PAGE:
We move on from there to morality and if there is a grounds for it in atheism. Walls of course argues that there isn’t and looks at some of the best theories out there attempting to explain this. Of course, if there is no ground for morality, then it’s quite difficult to raise up the problem of evil unless you want to say that it is an inconsistency for Christianity but when you abandon Christianity, lo and behold, there is nothing that is truly good or evil.
Finally, there’s a section that includes theories on the possibility of someone being reached even after they die. This is an interesting idea, but again, I’m not really sold on it. I wasn’t really sold on Walls’s approach to Hebrews 9, but I do think he’s certainly right to show that if Scripture does contradict any idea that we have, then we have to come to terms with the fact that that idea is wrong.
So while I do not agree with all that Walls says, I have to say this is an excellent book to get you thinking. It will put in you a desire for the state of Heaven and get you thinking seriously about sanctification and holiness. I do not doubt that even with that conclusion, that Walls will be pleased.
Deeper Waters Christian Ministries
Early on, Walls makes a couple of astute points that are more commonly found in academic circles, but are still struggling to find a foothold in the church. For one, Walls comments that “popular writing about the afterlife is often sentimental, simplistic, and emotionally manipulative” (14). This is especially evidenced by the flood of journey-to-heaven books and movies to the Christian media market.
In his seven truths about heaven (based on Revelation 19–22), Walls dismisses the notion that heaven is an escape from earth. Redemption concerns more than just human souls—it concerns the entire cosmos (30). I have come around to this particular view of salvation, that God’s work of redemption in/through Christ entails the preparation of those who have been justified by faith in Christ for the fullest realization of the kingdom of God—the redemption of the created order as the dwelling place of God.
On these (and other more general points) I found Walls’ arguments agreeable. However, the main idea of the book is that the concept of purgatory is a defensible position for Protestants to hold and Walls spends the first third of the book turning the soil into which he will plant, sow, and reap a Protestant view of purgatory. Walls suggests that every theology needs a purgatory, not just that of the Roman Catholic tradition (93). The assumption underlying this idea is that prior to “entry” into heaven (which I take to simply the entry into God’s immediate presence) souls are still stained with sin, thus, they need to be fully purged. Walls makes clear that the very word purgatory bears the negative connotation that drew the ire of the Reformers, which was a justifiable response. However, Walls contends that the concept of purgatory had been perverted and is in fact a rather gracious work of God, not on men. Walls’ contention seems to be that the necessity of repentance requires some measure of purification between death and entrance into the heavenly kingdom.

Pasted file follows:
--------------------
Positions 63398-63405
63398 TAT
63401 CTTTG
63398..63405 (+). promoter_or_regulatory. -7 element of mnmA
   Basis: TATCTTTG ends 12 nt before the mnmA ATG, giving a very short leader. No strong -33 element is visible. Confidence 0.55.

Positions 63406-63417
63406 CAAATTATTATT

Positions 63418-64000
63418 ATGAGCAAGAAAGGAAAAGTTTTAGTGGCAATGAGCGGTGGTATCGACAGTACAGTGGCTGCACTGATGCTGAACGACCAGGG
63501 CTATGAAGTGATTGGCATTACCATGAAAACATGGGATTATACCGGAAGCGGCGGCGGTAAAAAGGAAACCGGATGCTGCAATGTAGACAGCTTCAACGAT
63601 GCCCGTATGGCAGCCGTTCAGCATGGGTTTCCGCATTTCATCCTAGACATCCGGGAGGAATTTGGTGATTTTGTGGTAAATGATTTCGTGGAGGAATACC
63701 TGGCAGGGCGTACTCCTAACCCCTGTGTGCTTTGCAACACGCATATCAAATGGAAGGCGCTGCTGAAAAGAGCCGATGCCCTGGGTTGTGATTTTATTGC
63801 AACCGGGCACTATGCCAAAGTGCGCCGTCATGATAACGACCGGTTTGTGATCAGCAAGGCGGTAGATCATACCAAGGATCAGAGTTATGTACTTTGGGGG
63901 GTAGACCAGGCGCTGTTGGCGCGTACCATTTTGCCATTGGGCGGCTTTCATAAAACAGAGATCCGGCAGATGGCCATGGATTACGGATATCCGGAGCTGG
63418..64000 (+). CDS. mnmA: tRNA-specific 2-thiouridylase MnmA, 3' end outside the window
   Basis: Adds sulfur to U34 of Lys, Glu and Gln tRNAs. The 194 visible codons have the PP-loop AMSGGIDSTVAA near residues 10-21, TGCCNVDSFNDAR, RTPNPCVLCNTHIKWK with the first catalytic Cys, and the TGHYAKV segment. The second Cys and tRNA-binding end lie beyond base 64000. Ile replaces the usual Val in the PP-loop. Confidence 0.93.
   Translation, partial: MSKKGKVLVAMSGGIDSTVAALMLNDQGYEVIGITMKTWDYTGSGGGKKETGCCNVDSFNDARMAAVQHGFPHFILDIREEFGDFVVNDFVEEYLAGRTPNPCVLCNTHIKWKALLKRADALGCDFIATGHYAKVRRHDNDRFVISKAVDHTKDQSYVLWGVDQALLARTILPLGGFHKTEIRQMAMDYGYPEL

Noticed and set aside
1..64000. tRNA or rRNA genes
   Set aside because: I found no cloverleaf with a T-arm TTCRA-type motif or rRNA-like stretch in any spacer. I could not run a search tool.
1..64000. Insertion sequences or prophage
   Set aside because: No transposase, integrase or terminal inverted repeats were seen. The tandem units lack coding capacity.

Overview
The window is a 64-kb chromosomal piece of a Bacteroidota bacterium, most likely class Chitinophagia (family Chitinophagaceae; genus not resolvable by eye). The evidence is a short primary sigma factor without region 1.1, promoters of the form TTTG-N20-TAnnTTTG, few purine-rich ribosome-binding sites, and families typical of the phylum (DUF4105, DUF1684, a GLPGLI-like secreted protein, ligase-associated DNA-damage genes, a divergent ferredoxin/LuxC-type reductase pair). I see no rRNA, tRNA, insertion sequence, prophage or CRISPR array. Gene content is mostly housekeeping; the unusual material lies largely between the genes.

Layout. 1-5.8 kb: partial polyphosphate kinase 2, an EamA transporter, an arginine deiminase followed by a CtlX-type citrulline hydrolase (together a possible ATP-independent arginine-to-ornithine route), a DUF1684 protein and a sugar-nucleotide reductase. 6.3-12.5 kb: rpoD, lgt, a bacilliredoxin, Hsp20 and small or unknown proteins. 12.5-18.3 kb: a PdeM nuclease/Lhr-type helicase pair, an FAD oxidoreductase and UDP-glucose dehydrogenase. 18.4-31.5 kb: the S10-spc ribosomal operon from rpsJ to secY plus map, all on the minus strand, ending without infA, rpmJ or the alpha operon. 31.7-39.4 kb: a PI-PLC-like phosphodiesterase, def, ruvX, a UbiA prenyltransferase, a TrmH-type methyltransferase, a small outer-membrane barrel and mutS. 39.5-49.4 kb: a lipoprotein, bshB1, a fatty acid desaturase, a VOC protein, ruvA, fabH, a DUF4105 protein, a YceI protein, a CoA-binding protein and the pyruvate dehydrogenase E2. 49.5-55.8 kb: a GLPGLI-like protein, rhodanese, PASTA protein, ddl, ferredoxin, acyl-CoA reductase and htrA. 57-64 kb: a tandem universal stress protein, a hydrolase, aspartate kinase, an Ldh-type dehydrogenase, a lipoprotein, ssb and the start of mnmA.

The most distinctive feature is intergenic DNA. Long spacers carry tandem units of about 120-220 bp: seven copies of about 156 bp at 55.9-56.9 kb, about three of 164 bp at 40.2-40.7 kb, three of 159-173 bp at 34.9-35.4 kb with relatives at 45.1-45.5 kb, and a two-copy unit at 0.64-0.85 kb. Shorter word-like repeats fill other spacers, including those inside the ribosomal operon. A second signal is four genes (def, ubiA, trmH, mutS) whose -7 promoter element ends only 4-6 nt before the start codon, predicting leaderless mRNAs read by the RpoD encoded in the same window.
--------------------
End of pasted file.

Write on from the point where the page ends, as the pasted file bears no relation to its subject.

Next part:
As far as the biblical evidence for his position, well, there’s little discussion of that. Walls’ work is more philosophical in nature and does not deal adequately with the biblical data, which is its biggest weakness. Scripture is referred to, but only in such a way as to leave readers wanton for more substantive interaction with the sacred text. Walls is certainly shows himself adept in his interactions with theologians, philosophers, and writers (Dostoevsky, for example) on this issue, but if he had addressed the Scriptures more substantively this book would have been much stronger. As it is, it remains a largely philosophical enterprise, which is not necessarily a critique, but an observation as to its
Deep down I want to believe that there is some post-mortem opportunity for those who die without having surrendered to Christ to repent and enjoy life eternal, but I simply can’t get around the biblical data that suggests otherwise. I’ll admit that perhaps some texts could hint at the concept of purgatory as articulated by Walls, but I think the overwhelming testimony of the NT is that life is the time of opportunity and to miss it means separation from God. I want there to be another chance, but I can’t convince myself there is and Walls’ book, while thoughtful and well written, does not sway me in this matter. However, despite the fact I’m not persuaded by his arguments, Walls is a good writer and makes his case for purgatory well enough, just not strong enough to persuade me.